Int. Cl. G03b 21/06, 21/14 US. Cl. 35366 31 Claims ABSTRACT OF THE DISCLOSURE An optical projector for imaging a subject in terms of reflected light is provided with an array of optical elements at the subject, each with its own discrete optical axis, and a catadioptric illuminating and focusing system for controlling illuminating light directed to the subject and imaging light returned by the array. In one form, the transmission occurs through at least an aperture and the reflection occurs at a mirror interface surrounding the aperture. In another form, the light is reflected by a restricted mirror to the subject and is reflected by an extended mirror to the viewing screen.

RELATED APPLICATIONS The present application is a continuation-in-part of patent application Ser. No. 655,714, filed on July 6, 1967, for Novel Projection Devices and Novel Graphic Materials Thereof, now abandoned.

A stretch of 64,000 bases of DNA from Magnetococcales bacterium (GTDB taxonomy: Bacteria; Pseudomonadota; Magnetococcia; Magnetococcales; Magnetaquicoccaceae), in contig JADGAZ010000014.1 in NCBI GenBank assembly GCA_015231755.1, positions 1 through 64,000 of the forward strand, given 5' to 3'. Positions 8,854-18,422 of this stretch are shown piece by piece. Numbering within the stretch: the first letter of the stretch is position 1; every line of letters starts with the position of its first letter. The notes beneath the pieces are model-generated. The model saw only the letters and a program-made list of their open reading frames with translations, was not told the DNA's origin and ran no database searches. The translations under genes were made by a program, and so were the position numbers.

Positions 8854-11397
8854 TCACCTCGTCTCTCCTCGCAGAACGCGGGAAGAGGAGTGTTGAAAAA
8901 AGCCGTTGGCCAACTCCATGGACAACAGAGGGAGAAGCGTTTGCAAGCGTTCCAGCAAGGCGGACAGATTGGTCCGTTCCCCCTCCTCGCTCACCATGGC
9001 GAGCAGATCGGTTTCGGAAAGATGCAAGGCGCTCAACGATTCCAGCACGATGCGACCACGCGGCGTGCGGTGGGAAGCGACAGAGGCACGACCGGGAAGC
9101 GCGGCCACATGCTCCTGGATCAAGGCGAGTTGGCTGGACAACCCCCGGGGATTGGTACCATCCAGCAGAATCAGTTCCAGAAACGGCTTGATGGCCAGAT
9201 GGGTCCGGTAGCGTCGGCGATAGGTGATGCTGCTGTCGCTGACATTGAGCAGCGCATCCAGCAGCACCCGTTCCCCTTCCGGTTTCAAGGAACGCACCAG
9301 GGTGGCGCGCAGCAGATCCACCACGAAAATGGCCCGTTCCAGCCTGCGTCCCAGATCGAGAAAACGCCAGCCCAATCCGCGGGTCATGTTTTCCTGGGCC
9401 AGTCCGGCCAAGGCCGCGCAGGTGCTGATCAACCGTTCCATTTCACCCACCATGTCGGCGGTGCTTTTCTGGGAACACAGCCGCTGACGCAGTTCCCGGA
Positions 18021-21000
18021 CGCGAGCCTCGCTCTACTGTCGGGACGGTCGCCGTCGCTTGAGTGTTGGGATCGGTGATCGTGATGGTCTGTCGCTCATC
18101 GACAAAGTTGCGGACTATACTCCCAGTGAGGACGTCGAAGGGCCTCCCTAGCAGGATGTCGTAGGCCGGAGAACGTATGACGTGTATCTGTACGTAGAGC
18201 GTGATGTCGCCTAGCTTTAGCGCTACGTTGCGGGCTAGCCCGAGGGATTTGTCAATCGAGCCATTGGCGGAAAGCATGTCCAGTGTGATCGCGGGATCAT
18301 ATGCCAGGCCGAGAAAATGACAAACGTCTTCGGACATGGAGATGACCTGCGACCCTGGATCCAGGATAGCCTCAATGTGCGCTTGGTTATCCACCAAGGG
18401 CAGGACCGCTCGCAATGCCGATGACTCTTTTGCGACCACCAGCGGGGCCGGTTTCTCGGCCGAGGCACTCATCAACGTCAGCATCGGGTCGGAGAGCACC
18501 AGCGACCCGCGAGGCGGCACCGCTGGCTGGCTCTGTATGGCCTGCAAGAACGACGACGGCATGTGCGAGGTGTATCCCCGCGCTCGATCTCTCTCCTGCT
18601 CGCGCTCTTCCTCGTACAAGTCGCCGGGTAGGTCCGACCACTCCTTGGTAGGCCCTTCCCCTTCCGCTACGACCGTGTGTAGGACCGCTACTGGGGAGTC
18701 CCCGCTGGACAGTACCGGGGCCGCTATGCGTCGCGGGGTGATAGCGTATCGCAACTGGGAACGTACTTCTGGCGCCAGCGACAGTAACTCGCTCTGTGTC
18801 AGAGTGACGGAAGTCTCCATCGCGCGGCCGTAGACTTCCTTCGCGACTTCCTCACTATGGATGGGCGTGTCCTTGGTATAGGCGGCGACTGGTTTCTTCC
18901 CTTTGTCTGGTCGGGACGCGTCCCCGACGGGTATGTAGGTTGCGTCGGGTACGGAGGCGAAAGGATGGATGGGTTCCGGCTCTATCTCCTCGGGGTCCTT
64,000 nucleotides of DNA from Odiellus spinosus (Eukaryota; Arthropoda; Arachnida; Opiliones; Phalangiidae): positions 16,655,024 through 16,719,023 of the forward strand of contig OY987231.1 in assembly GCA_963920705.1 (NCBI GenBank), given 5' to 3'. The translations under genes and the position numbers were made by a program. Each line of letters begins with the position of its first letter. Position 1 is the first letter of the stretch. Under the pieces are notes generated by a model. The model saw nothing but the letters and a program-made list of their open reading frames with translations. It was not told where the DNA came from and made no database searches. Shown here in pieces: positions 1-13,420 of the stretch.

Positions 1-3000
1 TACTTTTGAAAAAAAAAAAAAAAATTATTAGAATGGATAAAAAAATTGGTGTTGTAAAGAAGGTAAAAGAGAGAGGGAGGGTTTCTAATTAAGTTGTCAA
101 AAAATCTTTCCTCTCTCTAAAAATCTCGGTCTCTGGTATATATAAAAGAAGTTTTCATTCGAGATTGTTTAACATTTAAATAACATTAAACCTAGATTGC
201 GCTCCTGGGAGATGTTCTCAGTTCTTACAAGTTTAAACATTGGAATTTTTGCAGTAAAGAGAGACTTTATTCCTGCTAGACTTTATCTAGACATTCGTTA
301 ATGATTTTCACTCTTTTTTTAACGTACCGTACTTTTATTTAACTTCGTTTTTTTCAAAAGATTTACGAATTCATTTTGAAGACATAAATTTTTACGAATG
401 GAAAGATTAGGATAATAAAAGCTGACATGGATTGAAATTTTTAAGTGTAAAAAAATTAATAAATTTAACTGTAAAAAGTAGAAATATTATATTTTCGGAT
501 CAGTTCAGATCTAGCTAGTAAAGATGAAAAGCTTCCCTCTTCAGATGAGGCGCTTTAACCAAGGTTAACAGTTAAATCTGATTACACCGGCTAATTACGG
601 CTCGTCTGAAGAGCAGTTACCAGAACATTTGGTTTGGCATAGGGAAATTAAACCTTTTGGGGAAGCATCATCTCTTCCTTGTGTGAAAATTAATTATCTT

BACKGROUND AND SUMMARY OF THE INVENTION The present invention relates to optical projection and, more particularly, to episcopic (by reflection) projection onto a viewing screen of such subject matter as photographic prints ordinarily viewed directly, geometric contours of manufactured parts for quality control, overhead projection of transparent and opaque visual exhibits being presented, etc. In prior analogous systems, difficulties have been encountered in efficiently utilizing illumination originally available at the source.

A primary object of the present invention is to provide, for imaging a subject in terms of reflected light, a projection system comprising an array of optical elements at the subject, each with its own discrete optical axis, and a catadioptric illuminating and focusing system for controlling illuminating light directed to the subject and imaging light returned by the array. An array of optical elements having optical axes that are spaced from each other is a characteristic of a variety of reflex reflectors, including corner reflectors, refracting-reflecting microspheres and refracting-reflecting lenticules. In various forms, the catadioptric illuminating and focusing system includes a beam splitter for isolating the illuminating and imaging light from each other.